Looking over some rankings, I have seen some lists that seem to a year too early on purpose. M-Rod is really early on George Valera, despite the teenager playing just six professional games last summer before sustaining a hamate injury that required surgery. No one else seems to be quite as high on Valera as M-Rod. And it’s not that the outfielder isn’t worthy of the uber-bullish ranking, but that’s what I would call being early.
To be clear, I am a “couch scout” or whatever you’d like to call it. I don’t really go to minor league games and watch these players. But I read an enormous amount of information from the people who do; in turn, I feel I have a good idea of the many intricacies associated to prospects, both individually and holistically.
With that disclaimer, I am going to provide you with a prospect that I am a year too early on, just like I told you about Oneil Cruz last season.
First, here are a couple of prospects that were considered for this article: Geraldo Perdomo, Juan Pie, and Aaron Bracho. Perhaps that trio is more your speed or style, and I encourage you to look into them.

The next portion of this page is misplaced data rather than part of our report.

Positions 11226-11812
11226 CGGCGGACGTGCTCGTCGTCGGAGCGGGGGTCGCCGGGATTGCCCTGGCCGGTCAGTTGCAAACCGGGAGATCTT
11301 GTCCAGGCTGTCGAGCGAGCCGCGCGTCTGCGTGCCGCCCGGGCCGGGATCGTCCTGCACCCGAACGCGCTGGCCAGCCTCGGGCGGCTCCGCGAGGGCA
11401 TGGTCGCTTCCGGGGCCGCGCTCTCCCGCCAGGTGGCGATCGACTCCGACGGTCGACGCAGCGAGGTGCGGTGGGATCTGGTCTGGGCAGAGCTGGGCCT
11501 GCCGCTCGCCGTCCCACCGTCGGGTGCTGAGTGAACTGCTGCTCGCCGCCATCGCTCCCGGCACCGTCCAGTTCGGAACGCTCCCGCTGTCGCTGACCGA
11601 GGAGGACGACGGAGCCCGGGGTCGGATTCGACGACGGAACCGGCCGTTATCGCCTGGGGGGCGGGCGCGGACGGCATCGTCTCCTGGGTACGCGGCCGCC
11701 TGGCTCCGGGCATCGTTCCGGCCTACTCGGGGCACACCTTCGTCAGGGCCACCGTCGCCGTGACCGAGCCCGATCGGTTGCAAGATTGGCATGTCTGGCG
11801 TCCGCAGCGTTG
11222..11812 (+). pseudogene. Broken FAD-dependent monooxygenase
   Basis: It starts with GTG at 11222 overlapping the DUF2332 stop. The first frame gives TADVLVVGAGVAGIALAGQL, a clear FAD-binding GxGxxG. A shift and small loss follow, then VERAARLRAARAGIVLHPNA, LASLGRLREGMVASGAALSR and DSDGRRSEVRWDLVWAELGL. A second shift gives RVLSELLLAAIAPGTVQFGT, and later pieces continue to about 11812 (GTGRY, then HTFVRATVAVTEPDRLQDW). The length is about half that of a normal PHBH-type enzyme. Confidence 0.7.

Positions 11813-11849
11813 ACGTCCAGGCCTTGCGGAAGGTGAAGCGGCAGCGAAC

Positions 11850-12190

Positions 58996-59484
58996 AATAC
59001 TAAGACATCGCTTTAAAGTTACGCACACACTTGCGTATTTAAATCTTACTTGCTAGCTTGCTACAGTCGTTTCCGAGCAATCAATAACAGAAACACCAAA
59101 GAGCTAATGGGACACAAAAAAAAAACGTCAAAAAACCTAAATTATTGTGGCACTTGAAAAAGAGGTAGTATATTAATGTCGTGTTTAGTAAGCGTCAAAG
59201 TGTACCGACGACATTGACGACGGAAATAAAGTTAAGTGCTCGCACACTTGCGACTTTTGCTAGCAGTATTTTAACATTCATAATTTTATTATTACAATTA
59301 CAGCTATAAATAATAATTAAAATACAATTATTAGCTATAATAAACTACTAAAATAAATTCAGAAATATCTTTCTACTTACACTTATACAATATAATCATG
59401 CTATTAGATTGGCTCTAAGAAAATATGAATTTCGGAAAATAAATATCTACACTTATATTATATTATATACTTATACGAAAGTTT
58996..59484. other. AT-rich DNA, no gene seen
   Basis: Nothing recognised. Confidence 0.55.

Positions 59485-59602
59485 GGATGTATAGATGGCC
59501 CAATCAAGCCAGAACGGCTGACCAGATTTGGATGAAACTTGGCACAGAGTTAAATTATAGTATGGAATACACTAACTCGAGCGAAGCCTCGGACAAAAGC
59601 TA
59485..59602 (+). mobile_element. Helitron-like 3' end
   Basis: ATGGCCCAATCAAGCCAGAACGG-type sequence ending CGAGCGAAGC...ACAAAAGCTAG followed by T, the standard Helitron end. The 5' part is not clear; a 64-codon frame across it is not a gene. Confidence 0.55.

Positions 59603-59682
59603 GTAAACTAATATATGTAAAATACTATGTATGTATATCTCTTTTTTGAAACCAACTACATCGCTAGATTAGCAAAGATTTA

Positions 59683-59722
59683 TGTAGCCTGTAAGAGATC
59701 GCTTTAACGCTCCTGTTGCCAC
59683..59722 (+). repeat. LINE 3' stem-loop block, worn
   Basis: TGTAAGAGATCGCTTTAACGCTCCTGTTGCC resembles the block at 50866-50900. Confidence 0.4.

I feel like the prospect I’m about to tell you about is equipped to be rostered in a league like mine: a deep, 20-team dynasty league. Those of you in shallower leagues (with only a moderate amount of keepers) may not need to consider this prospect for a season or two. My year-too-early prospect this year is…
Jackson is an athletic infielder who has shown above average tools across the board. If you’re in a First Year Player Draft, target him. Luckily, acquiring Jackson this preseason won’t cost you an arm and a leg. Also, with future hindsight, acquiring him in 2019 might be ‘a year too early’. Why?